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Big Tech Builds AI with Bad Data, So Scientists Sought Better Data

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Artificial intelligence researcher Yacine Jernite at his apartment in Brooklyn, NY.

Credit: Amir Hamja/The Washington Post

Yacine Jernite's fears about bias in artificial intelligence were vividly affirmed in 2017, when a Facebook translation error led Israeli police to arrest a Palestinian construction worker. The man had posted a picture of himself leaning against a bulldozer with the caption, in Arabic, "good morning." Facebook mistakenly translated it, in Hebrew, as "attack them."

The error was quickly discovered and the man released, according to a report in Haaretz, but the incident cemented personal concerns about AI for Jernite, who joined Facebook's AI division soon after. As the child of Moroccan parents in post-9/11 America, Jernite said he has "spent hours upon hours in immigration secondary interviews — in a way that I could not at the time trace to the technology that was being applied."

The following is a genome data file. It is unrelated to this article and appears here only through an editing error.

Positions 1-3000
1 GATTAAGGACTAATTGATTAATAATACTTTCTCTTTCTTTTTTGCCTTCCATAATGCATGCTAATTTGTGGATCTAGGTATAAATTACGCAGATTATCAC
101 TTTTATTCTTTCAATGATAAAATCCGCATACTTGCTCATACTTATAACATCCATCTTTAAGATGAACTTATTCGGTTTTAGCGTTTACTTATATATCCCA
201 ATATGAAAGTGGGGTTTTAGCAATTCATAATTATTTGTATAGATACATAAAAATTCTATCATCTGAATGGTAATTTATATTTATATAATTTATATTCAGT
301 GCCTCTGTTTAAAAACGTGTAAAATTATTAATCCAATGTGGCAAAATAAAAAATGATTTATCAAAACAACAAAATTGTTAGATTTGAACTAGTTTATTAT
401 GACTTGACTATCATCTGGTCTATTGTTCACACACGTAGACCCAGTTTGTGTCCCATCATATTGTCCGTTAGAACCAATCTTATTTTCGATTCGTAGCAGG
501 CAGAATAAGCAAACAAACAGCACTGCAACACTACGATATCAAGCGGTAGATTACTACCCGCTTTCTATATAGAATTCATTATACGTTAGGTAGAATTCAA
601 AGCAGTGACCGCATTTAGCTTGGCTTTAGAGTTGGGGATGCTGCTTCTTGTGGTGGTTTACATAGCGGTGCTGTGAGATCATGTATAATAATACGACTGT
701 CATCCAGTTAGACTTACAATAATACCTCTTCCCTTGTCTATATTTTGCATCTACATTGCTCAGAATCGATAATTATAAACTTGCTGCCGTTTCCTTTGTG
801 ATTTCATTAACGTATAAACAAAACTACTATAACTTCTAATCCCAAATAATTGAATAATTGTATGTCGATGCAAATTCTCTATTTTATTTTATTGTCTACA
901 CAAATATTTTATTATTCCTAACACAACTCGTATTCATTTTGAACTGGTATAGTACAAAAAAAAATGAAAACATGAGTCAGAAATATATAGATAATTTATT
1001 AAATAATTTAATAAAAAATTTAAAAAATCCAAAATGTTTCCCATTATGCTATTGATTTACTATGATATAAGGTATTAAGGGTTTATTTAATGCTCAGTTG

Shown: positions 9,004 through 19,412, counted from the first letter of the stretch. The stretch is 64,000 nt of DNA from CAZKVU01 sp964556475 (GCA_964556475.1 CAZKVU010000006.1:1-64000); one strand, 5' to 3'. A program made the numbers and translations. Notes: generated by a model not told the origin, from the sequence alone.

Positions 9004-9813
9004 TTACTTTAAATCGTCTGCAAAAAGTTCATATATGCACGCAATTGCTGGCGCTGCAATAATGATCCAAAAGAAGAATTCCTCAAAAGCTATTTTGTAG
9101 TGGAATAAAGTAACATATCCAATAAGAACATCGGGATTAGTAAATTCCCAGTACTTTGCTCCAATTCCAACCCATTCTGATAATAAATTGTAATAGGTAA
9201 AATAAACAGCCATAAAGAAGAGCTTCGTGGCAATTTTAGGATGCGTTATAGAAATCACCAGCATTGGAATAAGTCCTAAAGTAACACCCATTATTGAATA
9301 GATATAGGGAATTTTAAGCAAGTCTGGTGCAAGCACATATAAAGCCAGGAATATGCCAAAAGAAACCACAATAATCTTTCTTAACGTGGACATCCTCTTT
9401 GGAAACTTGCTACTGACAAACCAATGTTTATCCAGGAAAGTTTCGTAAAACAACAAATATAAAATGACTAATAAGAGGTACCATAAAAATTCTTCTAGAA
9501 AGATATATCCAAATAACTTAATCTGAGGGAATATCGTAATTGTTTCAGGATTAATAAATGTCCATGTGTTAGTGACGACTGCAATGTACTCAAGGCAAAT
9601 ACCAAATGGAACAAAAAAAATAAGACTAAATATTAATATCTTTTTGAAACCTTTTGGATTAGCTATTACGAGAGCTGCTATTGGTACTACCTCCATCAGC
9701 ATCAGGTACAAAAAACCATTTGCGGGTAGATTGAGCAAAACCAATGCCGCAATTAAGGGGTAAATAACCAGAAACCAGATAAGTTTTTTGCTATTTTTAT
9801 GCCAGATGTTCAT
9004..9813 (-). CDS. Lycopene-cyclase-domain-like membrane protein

Now Jernite, 33, is trying to push AI in a better direction. After leaving Facebook, he joined BigScience, a global effort by 1,000 researchers in 60 countries to build a more transparent, accountable AI, with less of the bias that infects so many Big Tech initiatives. The largely volunteer effort trained a computer system with good data that was curated by humans from different cultures, rather than readily available data scraped from the internet, written mostly in English, and riddled with harmful speech on race, gender, and religion. The resulting AI was released on July 12 for researchers to download and study.

From The Washington Post
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